ECONOMY

In Brief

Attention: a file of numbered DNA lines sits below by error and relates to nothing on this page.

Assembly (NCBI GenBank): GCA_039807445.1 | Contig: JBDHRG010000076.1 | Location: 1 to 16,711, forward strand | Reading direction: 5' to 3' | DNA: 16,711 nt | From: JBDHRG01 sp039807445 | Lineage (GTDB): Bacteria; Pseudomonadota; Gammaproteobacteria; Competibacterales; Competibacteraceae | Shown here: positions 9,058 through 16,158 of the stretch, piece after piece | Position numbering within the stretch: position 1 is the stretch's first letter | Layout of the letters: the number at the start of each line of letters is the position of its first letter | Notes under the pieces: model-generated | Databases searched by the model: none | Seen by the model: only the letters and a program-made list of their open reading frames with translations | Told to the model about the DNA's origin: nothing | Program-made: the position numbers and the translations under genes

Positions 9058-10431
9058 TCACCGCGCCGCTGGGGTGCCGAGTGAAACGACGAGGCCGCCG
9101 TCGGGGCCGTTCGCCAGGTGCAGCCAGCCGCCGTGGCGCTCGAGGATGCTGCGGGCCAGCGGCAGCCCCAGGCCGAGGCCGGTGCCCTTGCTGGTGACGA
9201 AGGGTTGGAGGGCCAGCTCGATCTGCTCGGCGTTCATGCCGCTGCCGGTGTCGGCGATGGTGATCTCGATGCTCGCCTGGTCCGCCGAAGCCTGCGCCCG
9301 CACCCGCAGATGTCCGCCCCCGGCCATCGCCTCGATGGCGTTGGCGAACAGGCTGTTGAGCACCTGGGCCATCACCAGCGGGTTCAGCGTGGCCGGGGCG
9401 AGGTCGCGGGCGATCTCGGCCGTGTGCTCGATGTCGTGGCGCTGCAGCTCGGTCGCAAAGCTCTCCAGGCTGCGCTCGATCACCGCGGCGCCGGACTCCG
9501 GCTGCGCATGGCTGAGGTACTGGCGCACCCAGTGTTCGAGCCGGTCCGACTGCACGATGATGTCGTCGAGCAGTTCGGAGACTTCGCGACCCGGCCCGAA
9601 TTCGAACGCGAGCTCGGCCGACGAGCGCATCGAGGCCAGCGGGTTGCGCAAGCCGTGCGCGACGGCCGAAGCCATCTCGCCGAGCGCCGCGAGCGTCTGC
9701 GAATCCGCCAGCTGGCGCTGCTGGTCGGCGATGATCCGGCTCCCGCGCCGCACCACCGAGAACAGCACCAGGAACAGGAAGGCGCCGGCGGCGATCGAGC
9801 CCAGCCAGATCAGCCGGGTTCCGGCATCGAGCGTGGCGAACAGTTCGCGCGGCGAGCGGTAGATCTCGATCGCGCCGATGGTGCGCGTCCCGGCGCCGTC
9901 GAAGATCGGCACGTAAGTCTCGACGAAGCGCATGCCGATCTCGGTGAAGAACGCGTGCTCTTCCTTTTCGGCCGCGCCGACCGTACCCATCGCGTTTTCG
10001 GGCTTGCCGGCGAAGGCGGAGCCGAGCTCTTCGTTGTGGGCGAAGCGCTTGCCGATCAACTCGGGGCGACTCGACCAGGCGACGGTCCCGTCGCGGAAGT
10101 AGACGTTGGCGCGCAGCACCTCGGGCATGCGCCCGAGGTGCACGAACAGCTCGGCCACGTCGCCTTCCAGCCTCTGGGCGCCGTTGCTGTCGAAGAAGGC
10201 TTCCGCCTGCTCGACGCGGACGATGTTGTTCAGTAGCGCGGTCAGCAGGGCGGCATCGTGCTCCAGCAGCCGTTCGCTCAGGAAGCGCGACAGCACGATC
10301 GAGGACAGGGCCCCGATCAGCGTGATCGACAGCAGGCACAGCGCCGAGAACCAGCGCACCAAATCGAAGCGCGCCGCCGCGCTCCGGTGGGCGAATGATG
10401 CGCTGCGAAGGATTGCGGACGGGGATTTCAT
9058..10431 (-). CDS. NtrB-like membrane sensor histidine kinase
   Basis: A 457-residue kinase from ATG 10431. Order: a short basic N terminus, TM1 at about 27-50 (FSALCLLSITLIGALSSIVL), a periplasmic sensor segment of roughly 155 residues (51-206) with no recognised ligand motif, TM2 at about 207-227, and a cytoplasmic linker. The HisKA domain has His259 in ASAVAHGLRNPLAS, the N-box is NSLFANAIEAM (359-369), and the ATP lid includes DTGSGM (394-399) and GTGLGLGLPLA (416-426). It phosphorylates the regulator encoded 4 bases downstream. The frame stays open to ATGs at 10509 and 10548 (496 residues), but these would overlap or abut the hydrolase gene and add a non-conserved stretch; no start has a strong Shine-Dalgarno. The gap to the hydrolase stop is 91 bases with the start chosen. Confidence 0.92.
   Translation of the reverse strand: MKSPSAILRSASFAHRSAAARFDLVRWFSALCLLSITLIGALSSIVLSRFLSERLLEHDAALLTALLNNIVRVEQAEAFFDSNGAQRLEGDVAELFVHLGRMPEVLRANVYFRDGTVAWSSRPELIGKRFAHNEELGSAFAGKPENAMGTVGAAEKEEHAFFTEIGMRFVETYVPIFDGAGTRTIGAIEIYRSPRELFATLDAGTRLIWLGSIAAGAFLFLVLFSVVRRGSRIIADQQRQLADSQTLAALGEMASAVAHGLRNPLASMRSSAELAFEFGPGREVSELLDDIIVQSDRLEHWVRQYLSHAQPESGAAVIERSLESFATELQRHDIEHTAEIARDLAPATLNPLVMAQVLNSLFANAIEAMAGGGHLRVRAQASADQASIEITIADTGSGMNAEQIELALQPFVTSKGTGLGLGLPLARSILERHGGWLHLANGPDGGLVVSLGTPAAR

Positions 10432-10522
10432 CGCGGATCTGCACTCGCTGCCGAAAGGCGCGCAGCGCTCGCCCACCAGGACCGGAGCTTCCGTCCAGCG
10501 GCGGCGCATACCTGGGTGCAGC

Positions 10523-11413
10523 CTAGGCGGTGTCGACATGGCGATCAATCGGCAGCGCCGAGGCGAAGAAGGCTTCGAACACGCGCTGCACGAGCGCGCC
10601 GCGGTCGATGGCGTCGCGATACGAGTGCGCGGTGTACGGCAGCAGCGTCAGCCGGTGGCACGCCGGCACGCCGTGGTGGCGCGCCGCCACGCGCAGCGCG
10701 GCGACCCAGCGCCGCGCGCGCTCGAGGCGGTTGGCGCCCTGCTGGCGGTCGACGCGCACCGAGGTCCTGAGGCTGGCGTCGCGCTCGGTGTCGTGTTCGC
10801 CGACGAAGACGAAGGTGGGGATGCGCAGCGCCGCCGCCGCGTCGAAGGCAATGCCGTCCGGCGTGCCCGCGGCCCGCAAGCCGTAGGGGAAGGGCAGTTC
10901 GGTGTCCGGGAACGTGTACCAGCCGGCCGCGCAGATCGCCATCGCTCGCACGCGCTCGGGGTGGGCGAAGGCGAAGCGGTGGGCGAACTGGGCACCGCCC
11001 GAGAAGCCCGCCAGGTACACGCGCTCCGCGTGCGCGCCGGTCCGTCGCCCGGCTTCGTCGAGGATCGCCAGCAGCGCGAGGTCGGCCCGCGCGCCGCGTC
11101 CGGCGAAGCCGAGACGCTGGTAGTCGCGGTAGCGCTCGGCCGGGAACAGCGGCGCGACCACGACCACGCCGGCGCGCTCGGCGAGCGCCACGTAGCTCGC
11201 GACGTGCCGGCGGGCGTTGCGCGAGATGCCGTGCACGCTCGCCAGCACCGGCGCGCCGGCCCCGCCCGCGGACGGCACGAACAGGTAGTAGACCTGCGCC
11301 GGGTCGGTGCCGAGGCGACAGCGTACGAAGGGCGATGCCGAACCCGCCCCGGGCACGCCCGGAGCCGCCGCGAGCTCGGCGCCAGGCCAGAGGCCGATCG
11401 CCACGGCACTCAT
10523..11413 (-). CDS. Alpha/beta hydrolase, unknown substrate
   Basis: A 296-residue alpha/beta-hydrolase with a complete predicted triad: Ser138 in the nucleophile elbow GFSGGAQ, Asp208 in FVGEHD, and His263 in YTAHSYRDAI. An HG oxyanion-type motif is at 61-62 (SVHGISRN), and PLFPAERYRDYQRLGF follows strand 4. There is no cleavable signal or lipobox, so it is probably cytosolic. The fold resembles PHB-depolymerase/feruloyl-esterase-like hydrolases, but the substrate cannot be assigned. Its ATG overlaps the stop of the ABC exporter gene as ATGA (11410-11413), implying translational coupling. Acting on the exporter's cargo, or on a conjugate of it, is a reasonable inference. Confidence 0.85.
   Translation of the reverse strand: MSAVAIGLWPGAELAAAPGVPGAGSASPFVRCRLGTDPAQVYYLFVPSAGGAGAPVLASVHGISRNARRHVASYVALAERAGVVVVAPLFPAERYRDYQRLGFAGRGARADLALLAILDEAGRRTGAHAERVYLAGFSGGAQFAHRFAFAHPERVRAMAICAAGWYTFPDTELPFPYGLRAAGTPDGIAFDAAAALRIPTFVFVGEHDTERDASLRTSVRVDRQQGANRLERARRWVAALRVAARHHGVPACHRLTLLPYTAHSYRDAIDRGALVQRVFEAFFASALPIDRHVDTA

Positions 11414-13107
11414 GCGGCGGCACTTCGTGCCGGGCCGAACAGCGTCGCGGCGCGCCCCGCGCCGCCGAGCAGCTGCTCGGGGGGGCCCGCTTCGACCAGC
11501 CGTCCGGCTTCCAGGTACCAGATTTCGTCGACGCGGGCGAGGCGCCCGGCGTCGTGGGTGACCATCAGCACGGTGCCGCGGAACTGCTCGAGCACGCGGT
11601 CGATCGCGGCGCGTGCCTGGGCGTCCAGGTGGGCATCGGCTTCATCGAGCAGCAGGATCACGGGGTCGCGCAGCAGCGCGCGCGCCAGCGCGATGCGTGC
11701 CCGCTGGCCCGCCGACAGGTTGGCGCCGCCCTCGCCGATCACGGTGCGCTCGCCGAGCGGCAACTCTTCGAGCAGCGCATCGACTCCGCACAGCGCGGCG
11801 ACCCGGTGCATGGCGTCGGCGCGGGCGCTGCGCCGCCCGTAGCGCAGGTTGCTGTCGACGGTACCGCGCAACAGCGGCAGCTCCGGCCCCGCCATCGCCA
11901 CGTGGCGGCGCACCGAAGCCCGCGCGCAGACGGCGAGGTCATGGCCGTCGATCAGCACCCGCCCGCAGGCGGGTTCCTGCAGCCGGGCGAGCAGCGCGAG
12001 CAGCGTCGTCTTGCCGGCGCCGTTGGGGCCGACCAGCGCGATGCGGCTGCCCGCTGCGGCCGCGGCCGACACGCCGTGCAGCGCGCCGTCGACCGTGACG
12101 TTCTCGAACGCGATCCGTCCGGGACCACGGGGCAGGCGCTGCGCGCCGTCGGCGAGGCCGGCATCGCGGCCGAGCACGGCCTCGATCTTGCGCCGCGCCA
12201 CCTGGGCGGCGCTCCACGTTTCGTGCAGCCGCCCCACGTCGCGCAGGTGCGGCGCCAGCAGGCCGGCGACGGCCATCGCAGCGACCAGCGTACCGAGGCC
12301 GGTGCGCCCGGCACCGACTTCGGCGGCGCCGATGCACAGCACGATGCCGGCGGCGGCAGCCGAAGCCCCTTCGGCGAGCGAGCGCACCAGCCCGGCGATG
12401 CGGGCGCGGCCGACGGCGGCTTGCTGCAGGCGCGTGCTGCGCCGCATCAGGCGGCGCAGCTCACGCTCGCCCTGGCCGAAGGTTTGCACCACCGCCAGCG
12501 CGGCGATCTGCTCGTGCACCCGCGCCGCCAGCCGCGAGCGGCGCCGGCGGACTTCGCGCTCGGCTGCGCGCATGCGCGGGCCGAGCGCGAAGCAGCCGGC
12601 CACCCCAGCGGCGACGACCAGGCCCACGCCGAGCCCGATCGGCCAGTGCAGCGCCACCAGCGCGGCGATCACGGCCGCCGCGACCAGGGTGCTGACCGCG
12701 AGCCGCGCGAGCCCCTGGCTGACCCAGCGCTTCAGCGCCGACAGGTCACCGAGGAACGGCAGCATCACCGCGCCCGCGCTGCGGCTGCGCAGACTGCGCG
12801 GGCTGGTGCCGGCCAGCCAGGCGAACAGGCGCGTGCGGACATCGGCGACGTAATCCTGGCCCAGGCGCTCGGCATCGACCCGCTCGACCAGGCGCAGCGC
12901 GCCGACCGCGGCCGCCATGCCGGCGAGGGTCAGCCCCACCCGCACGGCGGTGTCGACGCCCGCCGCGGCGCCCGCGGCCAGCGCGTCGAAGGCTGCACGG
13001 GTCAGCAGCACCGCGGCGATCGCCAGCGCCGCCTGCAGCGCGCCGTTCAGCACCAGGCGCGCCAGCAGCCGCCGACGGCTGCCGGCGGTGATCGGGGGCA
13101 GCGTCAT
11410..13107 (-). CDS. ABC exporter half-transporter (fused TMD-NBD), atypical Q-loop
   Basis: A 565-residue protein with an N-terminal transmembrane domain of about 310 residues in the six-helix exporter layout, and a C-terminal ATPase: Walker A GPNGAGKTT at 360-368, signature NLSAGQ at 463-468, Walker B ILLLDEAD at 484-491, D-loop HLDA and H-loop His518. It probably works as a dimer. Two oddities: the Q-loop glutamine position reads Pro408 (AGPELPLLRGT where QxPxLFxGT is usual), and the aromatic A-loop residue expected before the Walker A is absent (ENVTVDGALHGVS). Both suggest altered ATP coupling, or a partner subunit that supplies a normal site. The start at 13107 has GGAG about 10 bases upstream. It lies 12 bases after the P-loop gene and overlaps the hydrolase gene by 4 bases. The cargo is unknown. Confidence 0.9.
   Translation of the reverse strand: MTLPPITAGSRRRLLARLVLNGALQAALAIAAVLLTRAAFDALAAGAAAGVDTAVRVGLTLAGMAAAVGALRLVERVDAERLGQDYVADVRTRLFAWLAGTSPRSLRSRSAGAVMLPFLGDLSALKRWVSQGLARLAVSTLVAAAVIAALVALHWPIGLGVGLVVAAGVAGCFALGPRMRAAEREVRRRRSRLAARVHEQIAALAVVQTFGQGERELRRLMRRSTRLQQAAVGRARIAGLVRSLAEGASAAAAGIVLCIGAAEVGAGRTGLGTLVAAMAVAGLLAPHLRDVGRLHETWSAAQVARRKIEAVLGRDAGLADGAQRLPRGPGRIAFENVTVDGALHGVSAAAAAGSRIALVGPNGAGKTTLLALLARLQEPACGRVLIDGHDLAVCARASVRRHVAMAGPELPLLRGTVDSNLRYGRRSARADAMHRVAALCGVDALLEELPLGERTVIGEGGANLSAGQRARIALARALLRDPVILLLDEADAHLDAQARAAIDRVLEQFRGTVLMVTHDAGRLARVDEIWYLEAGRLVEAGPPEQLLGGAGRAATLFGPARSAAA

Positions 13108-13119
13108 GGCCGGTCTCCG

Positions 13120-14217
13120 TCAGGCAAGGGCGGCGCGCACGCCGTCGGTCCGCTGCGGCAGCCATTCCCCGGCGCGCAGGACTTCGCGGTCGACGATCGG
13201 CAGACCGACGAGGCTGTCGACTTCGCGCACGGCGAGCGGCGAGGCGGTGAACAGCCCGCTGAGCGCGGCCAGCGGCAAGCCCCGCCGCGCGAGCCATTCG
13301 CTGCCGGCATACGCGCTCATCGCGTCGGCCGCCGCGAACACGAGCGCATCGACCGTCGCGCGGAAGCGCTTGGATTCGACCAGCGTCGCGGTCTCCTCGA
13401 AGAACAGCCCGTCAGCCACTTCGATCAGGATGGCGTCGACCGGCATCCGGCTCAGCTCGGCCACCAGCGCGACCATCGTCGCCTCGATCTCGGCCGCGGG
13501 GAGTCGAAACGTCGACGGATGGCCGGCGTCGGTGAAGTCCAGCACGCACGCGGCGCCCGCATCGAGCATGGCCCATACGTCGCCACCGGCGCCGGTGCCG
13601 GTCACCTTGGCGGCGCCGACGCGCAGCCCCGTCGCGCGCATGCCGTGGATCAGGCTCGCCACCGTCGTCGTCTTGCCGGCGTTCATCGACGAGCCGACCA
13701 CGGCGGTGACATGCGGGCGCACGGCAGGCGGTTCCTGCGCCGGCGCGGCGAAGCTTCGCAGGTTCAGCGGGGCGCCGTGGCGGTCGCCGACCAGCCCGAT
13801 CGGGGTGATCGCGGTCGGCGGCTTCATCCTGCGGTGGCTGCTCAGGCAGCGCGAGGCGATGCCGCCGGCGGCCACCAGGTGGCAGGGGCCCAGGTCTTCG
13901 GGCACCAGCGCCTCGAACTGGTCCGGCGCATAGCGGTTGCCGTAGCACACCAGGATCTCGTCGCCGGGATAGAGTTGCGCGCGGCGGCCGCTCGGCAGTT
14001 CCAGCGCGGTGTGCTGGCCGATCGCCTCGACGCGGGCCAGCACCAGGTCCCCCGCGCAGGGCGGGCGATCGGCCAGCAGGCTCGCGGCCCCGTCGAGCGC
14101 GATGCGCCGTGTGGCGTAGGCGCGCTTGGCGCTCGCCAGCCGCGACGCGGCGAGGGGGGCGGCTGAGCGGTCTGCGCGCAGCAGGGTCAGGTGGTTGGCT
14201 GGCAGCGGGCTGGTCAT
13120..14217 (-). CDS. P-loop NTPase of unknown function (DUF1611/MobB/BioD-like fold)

Bulgaria to end 2009 with 0.76 percent budget deficit SOFIA (Reuters) – Bulgaria’s new government decided yesterday to end 2009 with a budget deficit of 0.76 percent of gross domestic product instead of a planned zero gap to allow the ailing emerging economy a breath of fresh air. Some commentators said the fiscal easing, which is likely to include Christmas bonuses for pensioners, aimed to appease growing public discontent over the economic pain that has already hurt support for the center-right cabinet. Finance Minister Simeon Djankov told a news conference the deficit would be used to increase social payments and provide more funds for healthcare, farming and infrastructure. Farmers and doctors in the poorest European Union nation have threatened protests due to curbed 2010 spending on their struggling sectors. Djankov said the cabinet would decide next week whether to pay Christmas bonuses to civil servants. «We can achieve a balanced budget but we decided that we can loosen [the fiscal policy] a little bit ahead of the end-year holidays,» Djankov said after the center-right cabinet approved a deficit of 500 million levs ($377.1 million) for 2009. Serb 10-month current account deficit just under $2 billion BELGRADE (Reuters) – Serbia’s current account gap rose by $200 million in October, bringing the January-October gap to $1.9 billion, but masking problems in the real economy, a senior central bank official said yesterday. The deficit was $9.6 billion in the same period 2008. The 10-month balance of payments showed a capital account surplus of $1.94 billion, bolstered by a $608 million allocation of International Monetary Fund special drawing rights, as part of the lender’s $250 billion special drawing rights (SDR) allocation to all its member states. «From the monetary policy aspect, those figures show not-so-big capital inflows and therefore no pressures on the dinar,» Branko Hinic, head of the central bank’s macroeconomic research unit, told Reuters. «But it also speaks of Serbia’s many needs, because the hard currency reserves are rising and the capital account exceeds the current account,» Hinic said. Romanian jobless Romania’s unemployment rate rose to 7.5 percent in November from 7.1 percent a month earlier, the employment agency said yesterday. Dwindling demand from the eurozone has hurt Central and Eastern European economies this year, forcing many companies to reduce output and lay off workers. Bucharest needs to make deep spending cuts to curb Romania’s large imbalances, since the country secured 20 billion euros in aid from international lenders earlier this year and political wrangling triggered a cabinet collapse and a halt in aid funds. (Reuters) Croatian debt Croatia should not have trouble refinancing its foreign debt next year, a survey of local banks found yesterday, and a Finance Ministry source said the government will seek more long-term debt in future. The European Union candidate, which hopes to complete entry talks next year and join in 2012, has struggled to plug budget holes this year and many local firms have suffered serious liquidity problems. Its foreign debt, comprising the state and private sectors, exceeds 40 billion euros, or more than 90 percent of gross domestic product. (Reuters)